– notes, frequently asked questions and useful links from the archivist and curator of manuscripts at Balliol College, University of Oxford. Opinions expressed are the author's own.

Posts tagged “family history

Q&A: the Register

When using the Balliol College Register images online, I am confused by sets of usually 3 initials in parentheses, following the Balliol years in the education section of many entries. What do they mean?

Initials in parentheses are those of that student’s Balliol tutor(s). You can find a list of tutors’ initials just before the Index, and then use the Index to find that tutor’s own entry.

College Register 2nd edition 1833-1933

College Register 3rd edition 1900-1950


Family History enquiries

Looking for information about an individual who may have been a member of Balliol College? Here’s how:famhistenqs3
(1) Balliol biographical research resources – see also the University Archives’ helpful links to several of the same sources.

(2) AE Emden, A Biographical Register of the University of Oxford to AD 1500 (3 vols, 1957) and a supplementary volume 1501 to 1540 (1974). (Print resource only)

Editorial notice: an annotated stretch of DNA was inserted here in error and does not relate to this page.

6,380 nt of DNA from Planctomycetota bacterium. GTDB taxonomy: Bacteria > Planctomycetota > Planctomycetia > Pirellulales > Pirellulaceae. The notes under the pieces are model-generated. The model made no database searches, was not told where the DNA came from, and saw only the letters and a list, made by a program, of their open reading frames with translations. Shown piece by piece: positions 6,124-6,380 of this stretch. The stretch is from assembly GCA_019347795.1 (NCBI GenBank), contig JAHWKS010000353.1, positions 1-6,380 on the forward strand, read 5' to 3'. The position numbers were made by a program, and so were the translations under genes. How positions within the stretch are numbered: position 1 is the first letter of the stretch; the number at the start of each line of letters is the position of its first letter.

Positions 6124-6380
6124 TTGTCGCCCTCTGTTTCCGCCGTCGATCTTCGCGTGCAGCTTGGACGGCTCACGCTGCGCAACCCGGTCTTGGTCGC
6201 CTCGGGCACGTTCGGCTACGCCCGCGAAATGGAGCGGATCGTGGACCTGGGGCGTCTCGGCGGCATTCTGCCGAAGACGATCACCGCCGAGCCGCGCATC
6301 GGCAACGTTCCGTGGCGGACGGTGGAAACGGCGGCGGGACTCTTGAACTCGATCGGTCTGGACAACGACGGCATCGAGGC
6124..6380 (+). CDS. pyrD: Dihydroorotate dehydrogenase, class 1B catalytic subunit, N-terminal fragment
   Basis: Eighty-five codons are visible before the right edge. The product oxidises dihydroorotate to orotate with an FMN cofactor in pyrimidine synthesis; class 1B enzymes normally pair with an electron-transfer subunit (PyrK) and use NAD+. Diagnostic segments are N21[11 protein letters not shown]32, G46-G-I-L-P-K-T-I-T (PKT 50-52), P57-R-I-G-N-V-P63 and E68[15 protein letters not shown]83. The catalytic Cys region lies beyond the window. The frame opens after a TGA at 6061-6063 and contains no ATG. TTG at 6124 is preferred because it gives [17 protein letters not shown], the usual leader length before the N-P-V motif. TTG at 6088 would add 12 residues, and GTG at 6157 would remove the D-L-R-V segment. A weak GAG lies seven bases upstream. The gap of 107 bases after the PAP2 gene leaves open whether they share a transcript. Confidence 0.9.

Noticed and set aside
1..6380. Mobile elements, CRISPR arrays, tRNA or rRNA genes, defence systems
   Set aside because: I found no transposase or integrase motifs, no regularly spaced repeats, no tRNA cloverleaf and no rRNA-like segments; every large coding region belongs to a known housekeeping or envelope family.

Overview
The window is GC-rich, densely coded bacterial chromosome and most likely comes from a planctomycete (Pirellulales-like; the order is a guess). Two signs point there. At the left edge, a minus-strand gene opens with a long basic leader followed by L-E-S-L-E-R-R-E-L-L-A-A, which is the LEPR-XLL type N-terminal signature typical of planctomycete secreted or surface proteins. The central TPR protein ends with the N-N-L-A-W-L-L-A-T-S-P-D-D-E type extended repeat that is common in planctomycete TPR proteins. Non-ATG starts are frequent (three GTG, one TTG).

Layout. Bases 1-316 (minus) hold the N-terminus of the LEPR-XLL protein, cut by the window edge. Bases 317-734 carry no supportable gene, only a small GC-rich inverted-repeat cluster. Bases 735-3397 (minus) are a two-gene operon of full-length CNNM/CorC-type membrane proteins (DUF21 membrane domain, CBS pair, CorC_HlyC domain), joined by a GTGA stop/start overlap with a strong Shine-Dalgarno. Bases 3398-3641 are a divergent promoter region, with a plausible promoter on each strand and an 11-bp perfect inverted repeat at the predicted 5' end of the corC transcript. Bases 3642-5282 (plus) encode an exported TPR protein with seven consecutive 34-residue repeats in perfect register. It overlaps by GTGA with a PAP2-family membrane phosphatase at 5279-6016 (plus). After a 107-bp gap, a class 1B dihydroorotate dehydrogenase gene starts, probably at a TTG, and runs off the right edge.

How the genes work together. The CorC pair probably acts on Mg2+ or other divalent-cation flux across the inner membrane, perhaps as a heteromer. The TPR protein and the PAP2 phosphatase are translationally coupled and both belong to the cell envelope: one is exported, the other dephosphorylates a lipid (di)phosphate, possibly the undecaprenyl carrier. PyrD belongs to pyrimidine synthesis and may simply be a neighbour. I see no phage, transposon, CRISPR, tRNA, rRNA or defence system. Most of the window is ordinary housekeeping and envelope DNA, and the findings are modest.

(3) Joseph Foster, Alumni Oxonienses 1514-1700 and 1700-1886

(4) Oxford University Archives

(5) Oxford University Calendar and the Oxford University Degrees Office

(6) Oxford Archivists’ Consortium (OAC) – contact details for all college archives and other local resources

(7) Balliol Archivist


Masters of Balliol

It seems unbelievable, but Balliol does not have a complete list of Masters; indeed, we cannot be sure who the inaugural head of house was, or whether he was known as the Master – the title wasn’t used consistently for centuries after the college was founded. Here is what we do know:

in 1283 Robert de Alburwyke. Fellow of Merton 1284, 1286; dead by 1306.